The death-to-case ratio reflects the number of deaths divided by the number of diagnosed cases within a given time interval. Based on Johns Hopkins University statistics, the global death-to-case ratio is 6.6 per cent (137,193 deaths for 2,069,819 cases) as of 16 April 2020. The number varies by region. In China, estimates for the death-to-case ratio decreased from 17.3 per cent (for those with onset of symptoms from 1 to 10 January 2020) to 0.7 per cent (for those with onset of symptoms after 1 February 2020).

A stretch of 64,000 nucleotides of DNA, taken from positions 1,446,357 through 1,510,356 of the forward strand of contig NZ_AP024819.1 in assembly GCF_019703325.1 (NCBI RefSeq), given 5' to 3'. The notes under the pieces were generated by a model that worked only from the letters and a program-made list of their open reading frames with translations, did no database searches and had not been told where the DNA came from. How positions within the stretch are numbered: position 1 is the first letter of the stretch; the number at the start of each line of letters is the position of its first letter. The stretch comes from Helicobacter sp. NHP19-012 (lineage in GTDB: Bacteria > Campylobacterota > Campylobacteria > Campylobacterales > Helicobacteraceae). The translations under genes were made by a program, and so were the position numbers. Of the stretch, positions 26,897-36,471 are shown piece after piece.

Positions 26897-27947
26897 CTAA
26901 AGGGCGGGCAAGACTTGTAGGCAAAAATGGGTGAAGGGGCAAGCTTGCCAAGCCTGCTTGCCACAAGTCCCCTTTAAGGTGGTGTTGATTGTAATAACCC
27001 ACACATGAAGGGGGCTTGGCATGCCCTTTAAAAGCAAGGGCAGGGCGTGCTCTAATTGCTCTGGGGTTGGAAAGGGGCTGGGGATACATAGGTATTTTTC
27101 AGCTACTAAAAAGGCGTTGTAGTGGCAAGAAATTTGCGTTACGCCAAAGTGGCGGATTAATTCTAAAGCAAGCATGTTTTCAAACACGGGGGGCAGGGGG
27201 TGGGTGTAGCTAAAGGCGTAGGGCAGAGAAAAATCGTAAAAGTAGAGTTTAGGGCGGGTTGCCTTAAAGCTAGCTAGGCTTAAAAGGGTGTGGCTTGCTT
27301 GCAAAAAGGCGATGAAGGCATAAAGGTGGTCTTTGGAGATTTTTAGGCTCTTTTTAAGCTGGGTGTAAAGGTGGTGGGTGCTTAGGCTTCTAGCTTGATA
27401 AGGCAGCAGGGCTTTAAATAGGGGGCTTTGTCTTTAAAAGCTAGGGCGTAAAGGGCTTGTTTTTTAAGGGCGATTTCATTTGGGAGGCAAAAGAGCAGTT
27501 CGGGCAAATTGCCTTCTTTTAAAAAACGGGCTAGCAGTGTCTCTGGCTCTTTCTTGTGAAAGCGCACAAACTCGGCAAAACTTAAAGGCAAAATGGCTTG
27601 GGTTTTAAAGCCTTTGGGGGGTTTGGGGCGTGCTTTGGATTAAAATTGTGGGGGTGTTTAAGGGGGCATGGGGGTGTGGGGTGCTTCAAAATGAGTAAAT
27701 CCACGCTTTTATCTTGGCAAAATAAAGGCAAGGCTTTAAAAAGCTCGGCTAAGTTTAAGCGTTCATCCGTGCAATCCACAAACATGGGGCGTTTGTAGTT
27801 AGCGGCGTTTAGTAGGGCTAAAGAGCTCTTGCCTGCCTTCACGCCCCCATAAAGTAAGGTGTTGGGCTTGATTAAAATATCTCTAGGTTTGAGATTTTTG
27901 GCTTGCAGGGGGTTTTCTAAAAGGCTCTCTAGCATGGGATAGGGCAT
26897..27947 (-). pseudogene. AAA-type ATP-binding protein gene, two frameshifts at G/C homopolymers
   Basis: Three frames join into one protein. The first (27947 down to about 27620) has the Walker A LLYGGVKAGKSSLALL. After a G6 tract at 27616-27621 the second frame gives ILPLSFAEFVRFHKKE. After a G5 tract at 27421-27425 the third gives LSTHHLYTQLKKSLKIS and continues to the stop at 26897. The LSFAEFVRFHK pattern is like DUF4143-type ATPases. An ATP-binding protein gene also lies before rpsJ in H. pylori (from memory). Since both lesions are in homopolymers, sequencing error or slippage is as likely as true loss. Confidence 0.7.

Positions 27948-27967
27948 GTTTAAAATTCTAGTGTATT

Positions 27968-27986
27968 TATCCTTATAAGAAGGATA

Other measures include the case fatality rate (CFR), which reflects the percentage of diagnosed people who die from a disease, and the infection fatality rate (IFR), which reflects the percentage of infected (diagnosed and undiagnosed) who die from a disease. These statistics are not timebound and follow a specific population from infection through case resolution. The University of Oxford’s Centre for Evidence-Based Medicine maintains an ongoing review of both CFR and IFR estimates, and as of 9 April they estimated a CFR of 0.72 per cent, but they also caution that there is considerable uncertainty at this stage in the pandemic.